Police unveil bike plan

The program aims to curb bike thefts and enforce parking and riding rules.

Greg Corradini

Bike riders and thieves beware.

The University Police Department officially rolled out its new bike monitor program today in an effort to curb bike thefts and enforce parking and riding rules on campus.

Ben Schnabel, the University’s Security Monitor Program manager, said bicycle monitor duties will include patrolling bike racks and making sure bikes are locked up in the proper locations and manner.

The bike monitor program is a division of the Security Monitor Program, and all of its employees are student monitors, he said.

But unlike other security monitors, Schnabel said, bike monitors will have the authority to issue citations for disobeying certain University ordinances.

One of those ordinances prohibits locking bikes to trees and shrubbery, he said.

Another ordinance forbids locking bikes where a sign indicates they should not be locked.

And a third ordinance forbids parking bikes in prohibited locations, which are defined as places that limit access to building entrances, handicap ramps and fire lanes, among other areas.

All violations are currently a $33 fine, Schnabel said, but the amount can sometimes change.

“Ultimately, this is about making people on campus more aware of what they should be doing with their bikes and how they can protect them,” he said.

Bike monitors will start issuing moving citations, such as for unsafe operation and riding in pedestrian areas, later this year, he said.

Troy Buhta, a lieutenant with the University Police Department, said five security monitors went through a training program with the department’s bike patrol officers, receiving approximately 10 hours of training on bike maintenance and safety, he said.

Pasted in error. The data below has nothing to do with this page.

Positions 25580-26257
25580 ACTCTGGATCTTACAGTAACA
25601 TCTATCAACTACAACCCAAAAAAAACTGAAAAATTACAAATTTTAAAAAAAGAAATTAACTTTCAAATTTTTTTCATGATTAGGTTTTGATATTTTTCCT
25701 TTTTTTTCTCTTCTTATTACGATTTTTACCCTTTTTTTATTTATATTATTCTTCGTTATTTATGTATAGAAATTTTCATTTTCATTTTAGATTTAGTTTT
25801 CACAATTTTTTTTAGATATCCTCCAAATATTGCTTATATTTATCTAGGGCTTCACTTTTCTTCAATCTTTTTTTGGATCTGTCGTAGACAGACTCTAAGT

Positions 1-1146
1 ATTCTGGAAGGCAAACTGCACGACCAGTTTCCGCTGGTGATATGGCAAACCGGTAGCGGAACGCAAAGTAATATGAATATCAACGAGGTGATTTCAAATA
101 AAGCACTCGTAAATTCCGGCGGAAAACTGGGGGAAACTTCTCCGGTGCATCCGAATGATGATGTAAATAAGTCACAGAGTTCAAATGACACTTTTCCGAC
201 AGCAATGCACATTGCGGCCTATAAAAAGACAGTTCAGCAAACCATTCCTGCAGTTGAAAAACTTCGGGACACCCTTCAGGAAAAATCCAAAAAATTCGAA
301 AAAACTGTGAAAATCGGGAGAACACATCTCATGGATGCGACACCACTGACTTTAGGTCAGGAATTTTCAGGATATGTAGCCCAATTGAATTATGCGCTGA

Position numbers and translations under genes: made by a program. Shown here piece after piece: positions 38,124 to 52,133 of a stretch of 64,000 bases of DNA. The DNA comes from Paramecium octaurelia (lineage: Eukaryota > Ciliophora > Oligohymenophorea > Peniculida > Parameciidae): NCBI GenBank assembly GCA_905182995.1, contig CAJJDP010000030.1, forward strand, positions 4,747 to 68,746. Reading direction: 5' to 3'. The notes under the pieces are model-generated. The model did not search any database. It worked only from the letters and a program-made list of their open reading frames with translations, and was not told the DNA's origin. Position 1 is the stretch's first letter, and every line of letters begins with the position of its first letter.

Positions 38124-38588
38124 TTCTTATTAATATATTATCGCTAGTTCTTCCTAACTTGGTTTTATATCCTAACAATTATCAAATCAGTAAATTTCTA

More bike monitors will be added to the program later, he said.

The bike monitors will only patrol and cite on University property, Buhta said.

Although the bike monitors only work day shifts, Buhta said, the police will eventually design a 24-hour bike monitor program.

“Unfortunately, we can’t be everywhere, and this will give us more eyes and ears out there to watch these bike racks,” Buhta said.

Dan Hainje, a first-year student and new bike monitor, said that he rides a Raleigh mountain bike during his free time.

He said he wanted to become a bike monitor to stop bike tampering and thefts.

“I think people have the right to lock up their bikes and not to worry about getting their tires kicked in,” Hainje said.

The worst part of the job, he said, will be riding in the rain.

Girma Dinssa, a Medical School student, said he is unsure if any security precautions, such as bike monitors, can deter theft.

Dinssa said that he rode his 6-month-old Vertical bike to the bus stop all of the time before catching a bus to work.

Approximately two weeks ago, Dinssa said, he locked the bike up to a pole and returned to find it missing.

“From now on, I don’t feel it is safe to park on the University area,” Dinssa said.

Richard Orr, the Minnesota Student Association Academics and Services Committee chairman, said the program might work in with an MSA Web site that is still being designed.

The Web site, called “Goldy’s Locker,” would allow students to register any valuables that have serial numbers, such as bikes.

Orr said he spoke with Steve Johnson, deputy police chief for the University Police Department, about how the MSA Web site and the bike monitoring system could work together.

After a bike-theft victim reports a stolen bike and fills out an actual police report, Orr said, the bike’s serial number would be put into the police records system.

If someone finds that bike, the police and security monitors would link the serial number with the owner and return the bike, he said.